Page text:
Bean-Toss Day

Bean-Toss Day

Spring Training sure starts early for Japanese baseball pitchers. Oh … wait. February 3rd is actually Setsubun (Bean-Throwing Ceremony Day) in Japan, the day before Risshun, the traditional start of spring.

Some folks dress up in oni (demon) masks so people can throw fuku-mame (“lucky beans,” roasted soy beans) at them and shout  “Oni wa soto, fuku wa uchi” (“Demons out, luck in!”).

Other customs include eating one lucky bean for each year of your age, eating uncut ehomaki rolls (a type of sushi) and rice cakes. There are gatherings at Shinto shrines, Setsubun-e, where dignitaries or celebrities throw beans and rice cakes to the crowd (catch and eat them for good luck).

The symbolic “spring cleaning” customs derive from old lunar calendar ceremonies.  These rituals seem exotic to many Americans, perhaps because Japanese spring traditions involve absolutely no weather-prognosticating rodents whatsoever.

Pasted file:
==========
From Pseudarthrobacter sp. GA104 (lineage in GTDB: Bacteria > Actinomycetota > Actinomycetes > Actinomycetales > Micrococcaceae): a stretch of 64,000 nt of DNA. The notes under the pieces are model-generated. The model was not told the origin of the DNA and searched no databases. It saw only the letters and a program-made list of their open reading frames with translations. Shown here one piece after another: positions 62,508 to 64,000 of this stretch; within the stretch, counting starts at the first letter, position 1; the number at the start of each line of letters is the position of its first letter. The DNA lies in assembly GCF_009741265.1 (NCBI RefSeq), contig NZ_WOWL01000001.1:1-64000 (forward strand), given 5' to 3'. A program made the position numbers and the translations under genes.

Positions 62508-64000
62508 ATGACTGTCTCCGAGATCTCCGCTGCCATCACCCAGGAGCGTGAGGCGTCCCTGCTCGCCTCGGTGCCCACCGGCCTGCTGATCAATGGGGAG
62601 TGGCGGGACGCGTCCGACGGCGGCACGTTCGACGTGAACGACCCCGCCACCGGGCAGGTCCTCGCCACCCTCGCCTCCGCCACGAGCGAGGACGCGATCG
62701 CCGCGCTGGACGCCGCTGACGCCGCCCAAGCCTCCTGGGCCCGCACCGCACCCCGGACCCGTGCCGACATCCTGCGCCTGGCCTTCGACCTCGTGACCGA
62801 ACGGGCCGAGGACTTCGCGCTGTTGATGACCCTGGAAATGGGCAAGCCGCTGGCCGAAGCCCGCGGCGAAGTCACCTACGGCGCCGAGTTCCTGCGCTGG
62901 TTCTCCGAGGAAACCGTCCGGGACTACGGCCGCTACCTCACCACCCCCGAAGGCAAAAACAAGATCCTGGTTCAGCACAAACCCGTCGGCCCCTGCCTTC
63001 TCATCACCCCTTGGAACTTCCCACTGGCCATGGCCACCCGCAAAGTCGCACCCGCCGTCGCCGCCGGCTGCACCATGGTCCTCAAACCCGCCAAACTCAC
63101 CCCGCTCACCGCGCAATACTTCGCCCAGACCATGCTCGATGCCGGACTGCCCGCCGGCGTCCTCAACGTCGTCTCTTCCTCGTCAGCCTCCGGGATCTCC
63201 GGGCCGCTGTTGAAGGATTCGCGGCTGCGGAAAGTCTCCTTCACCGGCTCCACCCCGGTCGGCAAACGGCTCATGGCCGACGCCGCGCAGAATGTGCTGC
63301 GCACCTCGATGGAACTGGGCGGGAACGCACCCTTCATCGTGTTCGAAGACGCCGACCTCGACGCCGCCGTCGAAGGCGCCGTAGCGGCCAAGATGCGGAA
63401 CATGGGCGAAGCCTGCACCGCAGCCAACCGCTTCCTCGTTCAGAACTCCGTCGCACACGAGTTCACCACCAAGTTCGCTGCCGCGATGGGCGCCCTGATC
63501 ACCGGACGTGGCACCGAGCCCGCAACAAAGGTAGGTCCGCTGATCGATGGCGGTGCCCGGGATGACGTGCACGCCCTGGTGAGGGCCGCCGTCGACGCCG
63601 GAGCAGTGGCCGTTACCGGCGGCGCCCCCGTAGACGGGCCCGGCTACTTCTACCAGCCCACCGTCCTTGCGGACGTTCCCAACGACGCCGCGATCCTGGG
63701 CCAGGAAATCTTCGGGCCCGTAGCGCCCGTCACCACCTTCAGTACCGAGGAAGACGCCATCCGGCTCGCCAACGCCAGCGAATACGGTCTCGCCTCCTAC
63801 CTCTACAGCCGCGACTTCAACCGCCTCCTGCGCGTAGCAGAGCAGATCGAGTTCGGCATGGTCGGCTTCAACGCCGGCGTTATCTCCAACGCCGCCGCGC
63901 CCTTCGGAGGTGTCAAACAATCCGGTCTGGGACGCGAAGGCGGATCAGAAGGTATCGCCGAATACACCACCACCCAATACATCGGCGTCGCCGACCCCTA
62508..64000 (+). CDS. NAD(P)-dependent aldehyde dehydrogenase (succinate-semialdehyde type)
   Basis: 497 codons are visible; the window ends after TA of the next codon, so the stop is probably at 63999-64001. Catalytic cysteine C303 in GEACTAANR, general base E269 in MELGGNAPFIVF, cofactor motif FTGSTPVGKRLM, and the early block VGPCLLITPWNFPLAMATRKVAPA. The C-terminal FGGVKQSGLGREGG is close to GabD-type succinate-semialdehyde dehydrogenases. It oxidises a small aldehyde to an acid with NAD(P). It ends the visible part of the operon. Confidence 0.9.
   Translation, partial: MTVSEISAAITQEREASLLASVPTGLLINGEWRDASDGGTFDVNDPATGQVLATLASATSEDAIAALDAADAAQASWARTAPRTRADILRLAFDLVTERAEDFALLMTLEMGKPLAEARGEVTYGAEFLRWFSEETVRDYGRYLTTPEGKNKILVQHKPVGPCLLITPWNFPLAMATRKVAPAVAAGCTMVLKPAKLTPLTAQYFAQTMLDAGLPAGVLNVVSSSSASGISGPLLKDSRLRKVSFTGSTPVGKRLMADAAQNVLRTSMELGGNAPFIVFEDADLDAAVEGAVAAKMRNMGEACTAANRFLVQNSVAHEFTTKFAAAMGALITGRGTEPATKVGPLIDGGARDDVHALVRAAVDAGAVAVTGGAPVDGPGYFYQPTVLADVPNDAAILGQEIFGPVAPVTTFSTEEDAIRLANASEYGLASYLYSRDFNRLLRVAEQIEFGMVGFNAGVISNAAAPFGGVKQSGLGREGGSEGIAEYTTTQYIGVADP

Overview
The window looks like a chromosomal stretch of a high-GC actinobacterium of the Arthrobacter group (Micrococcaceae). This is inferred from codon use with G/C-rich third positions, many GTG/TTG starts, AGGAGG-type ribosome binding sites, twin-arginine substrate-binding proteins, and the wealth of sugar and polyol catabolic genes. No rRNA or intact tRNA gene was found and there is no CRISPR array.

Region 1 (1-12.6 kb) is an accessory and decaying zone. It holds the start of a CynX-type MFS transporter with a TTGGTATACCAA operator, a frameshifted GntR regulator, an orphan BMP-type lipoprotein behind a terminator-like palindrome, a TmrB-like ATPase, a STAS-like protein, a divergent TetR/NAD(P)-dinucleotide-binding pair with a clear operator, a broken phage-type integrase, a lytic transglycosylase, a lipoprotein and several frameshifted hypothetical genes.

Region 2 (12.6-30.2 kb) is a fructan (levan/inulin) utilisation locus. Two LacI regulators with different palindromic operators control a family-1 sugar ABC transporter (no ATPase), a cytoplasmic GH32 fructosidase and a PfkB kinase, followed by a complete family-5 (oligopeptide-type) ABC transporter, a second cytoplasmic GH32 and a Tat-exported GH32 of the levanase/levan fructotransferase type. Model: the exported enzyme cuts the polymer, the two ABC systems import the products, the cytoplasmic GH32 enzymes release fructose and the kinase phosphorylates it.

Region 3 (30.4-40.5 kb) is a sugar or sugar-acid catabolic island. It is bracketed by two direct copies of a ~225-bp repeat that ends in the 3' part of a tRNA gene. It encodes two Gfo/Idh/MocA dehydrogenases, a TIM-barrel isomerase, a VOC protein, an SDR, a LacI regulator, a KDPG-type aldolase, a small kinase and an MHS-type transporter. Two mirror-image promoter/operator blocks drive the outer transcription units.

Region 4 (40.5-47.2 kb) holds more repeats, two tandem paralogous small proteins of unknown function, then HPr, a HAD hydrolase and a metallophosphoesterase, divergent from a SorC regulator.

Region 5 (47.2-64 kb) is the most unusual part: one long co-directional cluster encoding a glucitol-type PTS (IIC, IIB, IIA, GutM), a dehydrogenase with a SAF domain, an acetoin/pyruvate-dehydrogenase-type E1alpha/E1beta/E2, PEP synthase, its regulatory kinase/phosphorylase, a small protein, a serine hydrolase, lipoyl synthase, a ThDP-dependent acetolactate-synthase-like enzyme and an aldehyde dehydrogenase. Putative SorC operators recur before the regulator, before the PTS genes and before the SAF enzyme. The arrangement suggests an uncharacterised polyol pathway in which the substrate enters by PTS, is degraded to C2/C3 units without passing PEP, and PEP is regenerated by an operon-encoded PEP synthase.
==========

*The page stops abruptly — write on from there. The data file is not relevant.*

Bloggers Ad Blankestijn and Cathy Frances have written about Setsubun. Children may enjoy Rintaro Uchida’s book or this cartoon by Hashimoto Miki.

Baseball in Japan? Hai!

Image by Mike Licht (with apologies to Junichi Tazawa, who throws no bean balls). Download a copy here. Creative Commons license; credit Mike Licht,

Comments are welcome if they are on-topic, substantive, concise, and not obscene. Comments may be edited for clarity and length.

One Response to “Bean-Toss Day”

  1. Mike Licht Says:


    Spring Training really does start early in Japan!

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